Earthmine, presenting at Demofall last week in San Diego, just seemed, at first, to be a rip-off of Google StreetView, ho-hum. But there turned out to be a lot behind those pictures of a San Francisco street. In fact, company senior vice president Kris Kelsay told me later, the pictures are really just an overlay, the user interface to a powerful geospacial database.
In the demonstration, a few mouse clicks outlined a building and the software instantly brought up calculations of the building''s volume; useful, perhaps, in calculating material volume for teardowns, or, perhaps, scaffolding needs for a renovation. The company also expects customers to include insurance and real estate companies. The software can tag the map to note the exact location of manhole covers; this is not exciting to me, for the average user, it''s probably more fun zooming in your neighbor''s window on Google StreetView, but to city planners and others who have to deal with the city infrastructure, this info is really useful.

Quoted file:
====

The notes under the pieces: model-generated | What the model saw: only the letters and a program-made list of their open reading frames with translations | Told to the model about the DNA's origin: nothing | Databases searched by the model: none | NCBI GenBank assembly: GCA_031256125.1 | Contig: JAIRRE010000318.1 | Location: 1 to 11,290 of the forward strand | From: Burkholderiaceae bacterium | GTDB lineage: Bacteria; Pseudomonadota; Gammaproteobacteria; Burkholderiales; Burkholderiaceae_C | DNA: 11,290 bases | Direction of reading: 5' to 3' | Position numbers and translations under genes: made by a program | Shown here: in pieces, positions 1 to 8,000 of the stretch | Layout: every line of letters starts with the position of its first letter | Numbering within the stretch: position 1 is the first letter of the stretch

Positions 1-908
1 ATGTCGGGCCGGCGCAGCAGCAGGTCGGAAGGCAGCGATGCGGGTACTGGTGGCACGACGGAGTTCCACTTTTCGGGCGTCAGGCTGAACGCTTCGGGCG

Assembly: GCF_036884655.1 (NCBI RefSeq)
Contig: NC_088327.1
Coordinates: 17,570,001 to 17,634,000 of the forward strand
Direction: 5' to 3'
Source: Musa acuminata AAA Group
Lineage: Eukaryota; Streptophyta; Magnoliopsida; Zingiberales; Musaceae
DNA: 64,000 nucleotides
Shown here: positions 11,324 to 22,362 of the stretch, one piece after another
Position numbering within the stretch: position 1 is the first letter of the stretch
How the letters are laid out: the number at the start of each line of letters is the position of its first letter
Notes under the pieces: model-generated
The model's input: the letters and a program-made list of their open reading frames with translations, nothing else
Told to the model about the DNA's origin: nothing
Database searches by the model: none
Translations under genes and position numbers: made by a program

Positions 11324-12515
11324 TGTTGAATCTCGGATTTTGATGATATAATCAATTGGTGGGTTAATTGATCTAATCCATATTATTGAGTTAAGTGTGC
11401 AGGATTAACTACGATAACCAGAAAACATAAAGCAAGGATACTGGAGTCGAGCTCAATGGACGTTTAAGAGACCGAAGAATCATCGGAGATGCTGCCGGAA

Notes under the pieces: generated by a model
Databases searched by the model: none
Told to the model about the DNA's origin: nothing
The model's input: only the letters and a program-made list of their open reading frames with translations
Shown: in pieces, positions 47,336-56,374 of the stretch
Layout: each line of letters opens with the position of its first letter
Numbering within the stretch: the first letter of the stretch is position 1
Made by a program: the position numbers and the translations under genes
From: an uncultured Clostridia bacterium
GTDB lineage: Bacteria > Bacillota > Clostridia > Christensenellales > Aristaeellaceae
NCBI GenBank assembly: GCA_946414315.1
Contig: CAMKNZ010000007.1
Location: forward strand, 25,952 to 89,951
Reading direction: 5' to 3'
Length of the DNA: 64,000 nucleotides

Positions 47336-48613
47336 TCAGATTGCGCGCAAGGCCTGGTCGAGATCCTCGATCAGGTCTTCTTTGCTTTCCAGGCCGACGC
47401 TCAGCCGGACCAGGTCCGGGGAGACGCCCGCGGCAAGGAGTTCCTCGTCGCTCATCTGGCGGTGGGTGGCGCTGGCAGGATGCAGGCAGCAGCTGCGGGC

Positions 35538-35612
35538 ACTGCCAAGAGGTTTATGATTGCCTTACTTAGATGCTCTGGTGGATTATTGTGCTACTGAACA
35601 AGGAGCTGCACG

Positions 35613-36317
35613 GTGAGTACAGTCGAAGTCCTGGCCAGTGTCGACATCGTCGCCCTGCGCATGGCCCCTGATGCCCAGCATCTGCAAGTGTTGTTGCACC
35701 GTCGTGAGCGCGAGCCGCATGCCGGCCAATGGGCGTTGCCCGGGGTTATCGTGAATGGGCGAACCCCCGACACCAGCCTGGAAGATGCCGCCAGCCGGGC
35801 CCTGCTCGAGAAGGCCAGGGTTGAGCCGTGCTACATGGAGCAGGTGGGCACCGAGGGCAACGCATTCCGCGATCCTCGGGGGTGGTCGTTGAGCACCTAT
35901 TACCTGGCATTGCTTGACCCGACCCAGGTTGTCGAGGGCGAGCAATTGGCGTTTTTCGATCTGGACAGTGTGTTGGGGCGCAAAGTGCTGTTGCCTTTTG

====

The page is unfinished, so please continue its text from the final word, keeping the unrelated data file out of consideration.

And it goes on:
Earthmine does a drive-by, using GPS locators and a bank of high resolution SLR cameras, to gather the data; a city the size of San Francisco takes the company three weeks to map. That data can be manipulated or exported to other applications.
But Earthmine is easier to understand when you''re looking at it. So I''ll tell you more about the technology while you watch this minute or so of video.